“Through my major, I’ve learned there’s no silver bullet to ending poverty,” says Knox. “You can’t wield investment in education as a tool against poverty if you don’t acknowledge the legacy of socioeconomic inequality and redlining that influences school funding schemes, or if you don’t acknowledge the challenges at home, such as food insecurity, housing insecurity, lack of child care, that a student may face.”

She points to mentors like Davison, sociology professor Amy Armenia, and philosophy professor Margaret McLaren, who acted as North stars on her journey through Rollins.

Nia Knox ’23 conduced research in the Rollins Archives on the Great Migration for a permanent art installation at Rollins.Nia Knox ’23 conduced research in the Rollins Archives on the Great Migration for a permanent art installation at Rollins.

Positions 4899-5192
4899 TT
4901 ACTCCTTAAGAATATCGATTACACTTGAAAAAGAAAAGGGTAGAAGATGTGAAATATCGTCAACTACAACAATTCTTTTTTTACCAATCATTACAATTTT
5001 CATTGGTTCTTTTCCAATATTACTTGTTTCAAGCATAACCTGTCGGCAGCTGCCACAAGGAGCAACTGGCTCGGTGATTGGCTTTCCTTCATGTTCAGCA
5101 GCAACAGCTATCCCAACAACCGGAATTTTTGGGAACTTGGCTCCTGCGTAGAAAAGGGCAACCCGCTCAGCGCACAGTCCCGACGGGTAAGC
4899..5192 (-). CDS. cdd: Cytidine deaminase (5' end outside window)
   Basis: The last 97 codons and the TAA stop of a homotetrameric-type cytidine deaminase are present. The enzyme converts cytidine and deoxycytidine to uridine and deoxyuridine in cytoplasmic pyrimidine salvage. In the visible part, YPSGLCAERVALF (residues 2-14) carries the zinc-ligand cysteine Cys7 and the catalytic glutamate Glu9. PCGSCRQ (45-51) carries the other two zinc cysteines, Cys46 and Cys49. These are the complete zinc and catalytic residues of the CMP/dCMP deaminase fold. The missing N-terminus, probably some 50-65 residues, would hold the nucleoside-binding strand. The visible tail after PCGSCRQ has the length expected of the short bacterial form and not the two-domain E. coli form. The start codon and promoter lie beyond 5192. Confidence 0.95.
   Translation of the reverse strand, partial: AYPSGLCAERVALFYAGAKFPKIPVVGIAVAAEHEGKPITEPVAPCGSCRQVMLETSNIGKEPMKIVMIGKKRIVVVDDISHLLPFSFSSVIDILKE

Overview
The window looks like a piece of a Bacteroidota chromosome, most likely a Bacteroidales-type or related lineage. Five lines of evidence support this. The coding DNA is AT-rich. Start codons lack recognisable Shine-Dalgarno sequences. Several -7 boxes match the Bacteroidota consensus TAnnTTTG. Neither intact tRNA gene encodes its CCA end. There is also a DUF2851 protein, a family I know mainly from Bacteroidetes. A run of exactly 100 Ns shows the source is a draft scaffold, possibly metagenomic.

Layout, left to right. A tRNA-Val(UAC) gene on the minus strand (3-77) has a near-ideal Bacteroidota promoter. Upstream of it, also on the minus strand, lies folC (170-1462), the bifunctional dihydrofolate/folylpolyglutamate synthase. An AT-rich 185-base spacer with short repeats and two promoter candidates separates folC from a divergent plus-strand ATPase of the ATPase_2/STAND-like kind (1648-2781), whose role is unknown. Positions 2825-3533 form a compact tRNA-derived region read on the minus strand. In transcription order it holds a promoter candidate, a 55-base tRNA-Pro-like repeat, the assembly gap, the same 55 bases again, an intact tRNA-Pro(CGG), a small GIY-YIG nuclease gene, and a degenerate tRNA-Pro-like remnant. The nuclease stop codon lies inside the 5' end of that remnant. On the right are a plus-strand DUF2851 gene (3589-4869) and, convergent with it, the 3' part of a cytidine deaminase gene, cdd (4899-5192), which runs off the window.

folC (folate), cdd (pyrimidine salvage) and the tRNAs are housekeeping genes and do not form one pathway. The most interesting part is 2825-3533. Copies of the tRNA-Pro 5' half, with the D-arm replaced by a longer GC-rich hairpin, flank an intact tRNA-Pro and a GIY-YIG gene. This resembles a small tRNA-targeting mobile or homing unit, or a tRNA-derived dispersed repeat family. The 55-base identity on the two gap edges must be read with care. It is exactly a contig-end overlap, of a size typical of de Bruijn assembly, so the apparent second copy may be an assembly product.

Nia Knox ’23 conducted research in the Rollins College Archives on the Great Migration for a permanent art installation on campus.Photo by Scott Cook.

“The knowledge and passion of my professors combined with my love of learning to catalyze my path to success,” she says. “Good professors light the paths for others, and I’ve had no shortage of good professors here at Rollins. I love learning and I love growth, and there has been no better time than now to pursue those aims.”

An academic to her core, Knox has her sights set on a career in government research generating data to help policymakers create solutions. She plans to pursue graduate studies at a PPIA-affiliated institution before securing a public policy fellowship and eventually completing a doctorate.